Singapore Plans to Regulate Power Futures to Prevent Speculation
Singapore will seek to regulate electricity trading to prevent speculation as Asia’s oil hub prepares to open the region’s first power futures market.
Singapore Exchange will begin a trial for the contracts in 2014 and intends to start trading by the end of next year, S. Iswaran, the second minister for trade and industry, said in a speech during Singapore International Energy Week today. Six power generation companies have said they are interested in the market, including Keppel Merlimau Cogen Pte, Sembcorp Cogen Pte, Senoko Energy Pte, Tuas Power Generation Pte, Tuaspring Pte and YTL PowerSeraya Pte, he said.
“We do not want to become the object of speculative activity, we are quite clear about that,” Iswaran told reporters on the sidelines of the conference. “We want to ensure that even as we create derivatives, that they serve the purpose that they are designed for.”
The island nation of 5.4 million people has about 10.5 gigawatts of installed generation capacity operated by 14 licensees, according to the website of the Energy Market Authority. By contrast, the U.K. has capacity of about 93 gigawatts. Singapore generated 46.9 terawatt hours last year.
The government wants the futures market to help larger electricity consumers better manage price volatility by allowing them to secure longer-term prices, Iswaran said.
“A futures market will also provide an alternative avenue for independent retailers to enter the market by enabling them to purchase longer-term hedges,” he said. “The entry of such independent players can in turn further spur retail competition to the benefit of end-consumers.”
Households in public and private housing consume on average about 369 kilowatt hours and 778 kilowatt hours of electricity per month, respectively, according to the EMA. The average U.K. household consumed 352 kilowatt hours a month last year, according to government data.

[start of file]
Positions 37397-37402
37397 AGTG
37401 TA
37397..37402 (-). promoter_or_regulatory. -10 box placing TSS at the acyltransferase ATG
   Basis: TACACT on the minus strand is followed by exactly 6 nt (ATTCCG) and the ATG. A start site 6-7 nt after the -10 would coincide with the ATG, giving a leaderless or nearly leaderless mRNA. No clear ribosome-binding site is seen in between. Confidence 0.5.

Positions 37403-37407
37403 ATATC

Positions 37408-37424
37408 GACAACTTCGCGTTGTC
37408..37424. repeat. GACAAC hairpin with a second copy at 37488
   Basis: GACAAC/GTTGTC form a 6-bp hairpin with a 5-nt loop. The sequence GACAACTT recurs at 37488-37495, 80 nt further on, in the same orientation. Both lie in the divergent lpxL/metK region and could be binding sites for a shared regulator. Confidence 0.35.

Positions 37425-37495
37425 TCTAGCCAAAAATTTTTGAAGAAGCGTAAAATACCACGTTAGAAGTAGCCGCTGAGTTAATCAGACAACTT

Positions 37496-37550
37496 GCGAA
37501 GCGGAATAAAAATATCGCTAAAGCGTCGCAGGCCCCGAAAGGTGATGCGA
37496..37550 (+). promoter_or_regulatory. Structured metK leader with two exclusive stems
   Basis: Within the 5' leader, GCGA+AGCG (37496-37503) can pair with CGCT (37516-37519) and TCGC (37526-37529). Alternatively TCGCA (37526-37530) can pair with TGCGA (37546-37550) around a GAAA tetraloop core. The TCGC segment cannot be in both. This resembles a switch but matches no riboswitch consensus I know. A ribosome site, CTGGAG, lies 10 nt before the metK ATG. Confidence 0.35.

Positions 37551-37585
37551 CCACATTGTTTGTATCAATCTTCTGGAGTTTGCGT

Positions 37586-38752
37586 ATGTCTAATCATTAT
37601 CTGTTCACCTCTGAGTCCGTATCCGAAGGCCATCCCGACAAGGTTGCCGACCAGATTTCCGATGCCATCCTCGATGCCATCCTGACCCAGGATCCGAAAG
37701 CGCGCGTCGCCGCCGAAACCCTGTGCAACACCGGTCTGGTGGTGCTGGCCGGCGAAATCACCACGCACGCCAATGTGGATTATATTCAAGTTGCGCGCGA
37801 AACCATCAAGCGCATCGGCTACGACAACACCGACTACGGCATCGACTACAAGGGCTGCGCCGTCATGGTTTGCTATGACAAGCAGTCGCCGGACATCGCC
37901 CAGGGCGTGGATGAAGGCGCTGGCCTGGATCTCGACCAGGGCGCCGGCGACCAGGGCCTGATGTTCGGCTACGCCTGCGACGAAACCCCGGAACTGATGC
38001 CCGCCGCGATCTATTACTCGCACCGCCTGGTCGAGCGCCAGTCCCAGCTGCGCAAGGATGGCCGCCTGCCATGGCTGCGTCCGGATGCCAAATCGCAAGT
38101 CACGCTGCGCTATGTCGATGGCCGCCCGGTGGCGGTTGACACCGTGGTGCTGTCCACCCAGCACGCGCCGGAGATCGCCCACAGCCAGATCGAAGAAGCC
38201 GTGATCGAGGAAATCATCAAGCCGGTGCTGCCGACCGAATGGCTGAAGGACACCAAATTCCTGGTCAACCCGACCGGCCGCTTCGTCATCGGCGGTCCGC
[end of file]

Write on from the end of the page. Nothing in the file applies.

An industry group is developing the electricity futures contracts and establishing a market-making arrangement to ensure sufficient trading liquidity, Iswaran said.
“We will want to make sure the rules, and the way players participate in this market are carefully structured,” he said. “Our market is small, which is why it’s important the key players in the market come in. If that doesn’t happen then that will be a difficult task.”
Singapore is also vying to become a hub for liquefied natural gas, supercooled gas shipped by tankers rather than pipelines. It opened its first LNG terminal in May with an initial annual capacity of 3.5 million metric tons, increasing to 6 million tons by the end of the year. Natural gas supplied 84 percent of electricity in 2012, according to the EMA.
A fourth tank is planned to take capacity to 9 million tons by 2016. That will allow Singapore to offer last-minute deliveries, or spot cargoes, to buyers in Asia seeking an alternative to long-term contracts.
“We are starting to see some evolution in gas contracts,” Iswaran said, adding that “several large traders” have set up in Singapore to establish a gas-trading base. “Increasingly now, we’re seeing greater diversity in contract durations, contract volumes, more spot traded. And also the opportunity to find new indices are arising.”
Solar energy is Singapore’s most viable source of renewable energy, Iswaran said in his speech. As the government seeks to prepare for solar power in the energy mix, it started a public consultation today on the regulatory framework for “intermittent generation sources,” or energy that isn’t continuously available.
“One area for consultation is how the market registration procedures can be simplified to allow small consumers with intermittent generation sources to be paid for supplying their excess electricity to the grid,” he said. “Another is the procurement of reserves to manage intermittency.”
The EMA lifted a cap on how much power that intermittent generation sources such as solar can supply to the grid to 600 megawatts at peak from 350 megawatts previously, Iswaran said.
To contact the editor responsible for this story: Alexander Kwiatkowski at email@example.com